Nationally, Diggs has partnered with Snickers, Geico, SAXX Underwear Company and DraftKings, just to name a few. Other national brands he’s worked with include Starbucks, Beats Electronics, Dick’s Sporting Goods, IBM, the Jordan Brand, Old Spice and Verizon Communications.
Diggs’ reputation, these days, is as close to flawless as it can possibly be, after once being perceived by some as a malcontent who forced his way out of Minnesota when the Bills acquired him from the Vikings for a first-round pick in 2020. The Vikings selected him in the fifth round of the 2015 draft.
Bills wide receiver Stefon Diggs greeted fans at the William-Emslie Family YMCA in Buffalo on Tuesday. The goal of the event was to help famil…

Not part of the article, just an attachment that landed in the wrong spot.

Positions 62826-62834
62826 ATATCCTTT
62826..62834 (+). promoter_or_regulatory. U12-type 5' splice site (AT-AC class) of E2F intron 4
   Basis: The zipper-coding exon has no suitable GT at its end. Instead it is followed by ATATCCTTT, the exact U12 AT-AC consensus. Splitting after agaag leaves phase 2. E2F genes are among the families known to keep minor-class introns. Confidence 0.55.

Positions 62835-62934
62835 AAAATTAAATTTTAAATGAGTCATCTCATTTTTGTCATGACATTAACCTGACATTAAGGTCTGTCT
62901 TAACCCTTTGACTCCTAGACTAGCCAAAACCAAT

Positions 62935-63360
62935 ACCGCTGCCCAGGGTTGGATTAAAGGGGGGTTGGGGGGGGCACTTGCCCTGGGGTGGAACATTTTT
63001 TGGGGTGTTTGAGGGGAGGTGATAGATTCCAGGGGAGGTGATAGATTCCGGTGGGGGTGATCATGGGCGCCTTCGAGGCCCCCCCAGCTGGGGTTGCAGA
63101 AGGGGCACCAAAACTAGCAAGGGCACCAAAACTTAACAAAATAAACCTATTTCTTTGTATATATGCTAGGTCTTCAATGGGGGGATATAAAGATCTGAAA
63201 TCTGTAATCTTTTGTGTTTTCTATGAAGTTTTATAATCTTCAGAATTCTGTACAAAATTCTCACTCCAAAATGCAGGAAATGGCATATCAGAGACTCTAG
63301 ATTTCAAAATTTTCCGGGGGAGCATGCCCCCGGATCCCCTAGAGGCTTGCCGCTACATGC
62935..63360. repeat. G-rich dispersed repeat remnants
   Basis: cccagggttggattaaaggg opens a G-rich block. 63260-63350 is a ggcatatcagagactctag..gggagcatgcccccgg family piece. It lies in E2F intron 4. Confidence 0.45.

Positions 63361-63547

“I try my hardest to keep my nose clean and make the right decisions,” Diggs said. “I also have great representation and I’m aligning myself with brands that are like-minded.”
Playing in the tight-knit community of Buffalo has also been helpful in lifting local professional athletes. Bills Mafia’s joy over a contending team and their propensity for tailgate exploits have brought additional attention to the team and its players.
M&T and Diggs capitalized on that in one of their commercials, having Diggs throw passes to community members, playing off what he does in finding fans to play catch with before some games. Jan Liebchen, head of strategic partnerships at M&T, said the bank’s social media numbers have been significantly bolstered since signing with Diggs.